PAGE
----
• The Lees of Virginia
  • The Lees of Virginia
  • The Lees of Virginia
  • The Lees of Virginia

The Lee Family Digital Archive is the largest online source for primary source materials concerning the Lee family of Virginia. It contains published and unpublished items, some well known to historians, others that are rare or have never before been put online. We are always looking for new letters, diaries, and books to add to our website. Do you have a rare item that you would like to donate or share with us? If so, please contact our curator, Colin Woodward, about how you can contribute to this historic project.



26 June ‘64


Camp Petersburg


I recd to day dear Mary your note of yesterday with the clothes. I return in the bag my flannel drawers which please have put in my trunk. I have plenty of socks for the present. I hope it is not as hot in Richmond as here. It is perfectly stifling & then the dust is so dense that the atmosphere is distressing. The men suffer a great deal in the trenches & this condition of things with the extreme heart of the sun may put an end to military operations. I recd a kind letter from Dr Peyton1 to day saying they were all well in his neighborhood. A dispatch from F[itzhugh] to day states he had attacked the enemys cavy near Staunton river on the Danville road & driven them till dark. They had been repulsed at the river & turned down the stream. I hope all was well with him. This makes the third attack he has made upon them since they started on this raid.2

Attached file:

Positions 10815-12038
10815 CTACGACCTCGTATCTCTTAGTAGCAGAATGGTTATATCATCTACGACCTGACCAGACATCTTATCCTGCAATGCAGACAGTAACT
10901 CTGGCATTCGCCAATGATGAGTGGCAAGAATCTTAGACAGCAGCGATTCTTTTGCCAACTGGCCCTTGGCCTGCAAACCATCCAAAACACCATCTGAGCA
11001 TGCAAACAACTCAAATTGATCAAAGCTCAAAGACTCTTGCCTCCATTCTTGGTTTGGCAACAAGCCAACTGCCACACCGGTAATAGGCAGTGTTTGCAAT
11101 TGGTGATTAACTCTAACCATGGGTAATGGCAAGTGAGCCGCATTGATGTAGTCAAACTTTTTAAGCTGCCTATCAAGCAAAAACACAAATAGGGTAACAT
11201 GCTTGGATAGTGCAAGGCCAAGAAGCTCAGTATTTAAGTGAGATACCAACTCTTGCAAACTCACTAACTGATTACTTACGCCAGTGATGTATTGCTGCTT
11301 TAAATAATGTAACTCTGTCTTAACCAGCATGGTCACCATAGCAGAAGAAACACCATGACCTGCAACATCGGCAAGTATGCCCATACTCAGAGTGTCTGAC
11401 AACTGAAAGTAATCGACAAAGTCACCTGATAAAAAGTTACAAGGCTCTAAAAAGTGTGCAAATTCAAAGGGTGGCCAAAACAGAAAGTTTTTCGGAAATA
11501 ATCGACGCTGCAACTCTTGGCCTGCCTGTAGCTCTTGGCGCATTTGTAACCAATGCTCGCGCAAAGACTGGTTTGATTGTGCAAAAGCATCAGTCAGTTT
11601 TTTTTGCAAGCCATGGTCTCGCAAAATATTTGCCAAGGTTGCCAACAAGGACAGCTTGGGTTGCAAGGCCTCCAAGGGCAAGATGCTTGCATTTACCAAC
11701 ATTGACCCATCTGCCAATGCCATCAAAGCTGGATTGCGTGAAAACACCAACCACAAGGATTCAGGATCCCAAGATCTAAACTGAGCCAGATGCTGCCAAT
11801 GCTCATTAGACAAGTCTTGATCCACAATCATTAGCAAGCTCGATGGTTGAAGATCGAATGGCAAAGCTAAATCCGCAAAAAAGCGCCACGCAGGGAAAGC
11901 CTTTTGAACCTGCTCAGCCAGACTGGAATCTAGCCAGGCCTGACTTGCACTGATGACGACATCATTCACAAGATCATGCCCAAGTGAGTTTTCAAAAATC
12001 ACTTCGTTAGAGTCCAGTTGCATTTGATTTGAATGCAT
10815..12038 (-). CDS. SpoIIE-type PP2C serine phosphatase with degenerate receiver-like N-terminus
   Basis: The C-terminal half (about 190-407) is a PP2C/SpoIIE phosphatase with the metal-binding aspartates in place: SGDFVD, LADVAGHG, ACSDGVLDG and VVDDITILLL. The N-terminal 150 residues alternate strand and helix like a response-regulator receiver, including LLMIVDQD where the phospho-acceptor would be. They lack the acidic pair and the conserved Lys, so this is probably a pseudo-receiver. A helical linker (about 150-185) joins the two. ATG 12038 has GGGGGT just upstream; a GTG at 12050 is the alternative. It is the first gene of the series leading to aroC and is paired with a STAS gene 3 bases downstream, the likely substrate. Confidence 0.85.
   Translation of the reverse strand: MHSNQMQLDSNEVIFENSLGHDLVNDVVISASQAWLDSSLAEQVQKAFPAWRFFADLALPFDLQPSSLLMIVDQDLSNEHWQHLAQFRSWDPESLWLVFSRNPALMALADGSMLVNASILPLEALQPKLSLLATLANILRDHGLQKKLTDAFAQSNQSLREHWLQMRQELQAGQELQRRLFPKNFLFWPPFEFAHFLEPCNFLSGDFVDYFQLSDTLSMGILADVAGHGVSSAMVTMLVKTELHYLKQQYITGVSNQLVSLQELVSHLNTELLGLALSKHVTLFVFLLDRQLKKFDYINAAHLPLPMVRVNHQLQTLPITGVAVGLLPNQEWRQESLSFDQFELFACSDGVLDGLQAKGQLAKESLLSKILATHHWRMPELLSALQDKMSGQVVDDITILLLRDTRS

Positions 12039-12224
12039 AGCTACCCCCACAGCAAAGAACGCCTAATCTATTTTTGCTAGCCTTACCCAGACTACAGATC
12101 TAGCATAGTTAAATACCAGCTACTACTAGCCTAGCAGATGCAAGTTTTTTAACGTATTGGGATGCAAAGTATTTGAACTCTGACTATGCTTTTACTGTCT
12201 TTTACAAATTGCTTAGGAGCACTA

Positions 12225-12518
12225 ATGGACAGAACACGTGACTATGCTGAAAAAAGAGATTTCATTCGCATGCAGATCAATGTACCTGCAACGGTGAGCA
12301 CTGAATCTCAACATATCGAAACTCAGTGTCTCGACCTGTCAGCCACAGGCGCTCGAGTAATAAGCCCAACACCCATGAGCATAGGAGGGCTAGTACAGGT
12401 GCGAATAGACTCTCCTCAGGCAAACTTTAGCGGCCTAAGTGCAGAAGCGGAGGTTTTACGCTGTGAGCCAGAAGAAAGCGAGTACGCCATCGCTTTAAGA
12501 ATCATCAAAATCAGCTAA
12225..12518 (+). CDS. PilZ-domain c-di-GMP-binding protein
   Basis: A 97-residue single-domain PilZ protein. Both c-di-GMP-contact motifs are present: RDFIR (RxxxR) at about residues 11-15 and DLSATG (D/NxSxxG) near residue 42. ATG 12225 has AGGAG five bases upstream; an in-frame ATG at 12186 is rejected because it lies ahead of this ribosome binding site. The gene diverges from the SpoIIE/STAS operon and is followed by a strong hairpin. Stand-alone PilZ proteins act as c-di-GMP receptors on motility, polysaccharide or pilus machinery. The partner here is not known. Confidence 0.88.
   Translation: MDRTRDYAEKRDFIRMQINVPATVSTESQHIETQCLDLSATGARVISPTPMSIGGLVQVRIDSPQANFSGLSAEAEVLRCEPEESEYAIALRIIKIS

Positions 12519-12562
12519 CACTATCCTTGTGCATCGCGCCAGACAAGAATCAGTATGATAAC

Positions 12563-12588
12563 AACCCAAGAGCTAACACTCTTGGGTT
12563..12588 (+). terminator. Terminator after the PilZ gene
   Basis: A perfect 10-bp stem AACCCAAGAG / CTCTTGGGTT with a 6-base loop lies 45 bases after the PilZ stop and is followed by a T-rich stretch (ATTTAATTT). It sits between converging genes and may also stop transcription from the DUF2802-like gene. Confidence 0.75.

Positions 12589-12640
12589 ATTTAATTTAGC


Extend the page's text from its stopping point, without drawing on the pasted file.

I shall continue to hope to see you before your departure. If I do not I shall with confidence commit you & my dear daughters to the hands of our merciful father in heaven with the firm belief that he will order all things for the best for us, both in this world & the next. May he have mercy on us all & specially guard & protect you. Give much love to the girls & believe me always yours & as ever yours

 R E Lee


P.S. All that I can do for Mr Williams is to be represent his case to Col: Ould, which I will do.



1. See Lee’s letter of 1864 March 27 to his wife.

2. The Battle of Staunton River Bridge, fought in Randolph, Virginia, on 1864 June 25. The Confederates inflicted 116 casualties, while suffering only 34 of their own. The battle took place about 94 miles southwest of downtown Petersburg. The fighting was part of the Wilson-Kautz Raid, lasting from June 22-July 1, in which the Union unsuccessfully tried to cut rail links between Lynchburg and Petersburg.




Source: Transcribed from photocopy of original letter, Lee Family Papers, Mss1 L 51 c 529, Section 26, Virginia Historical Society, Richmond

Transcribed by Colin Woodward, 2021 September 24





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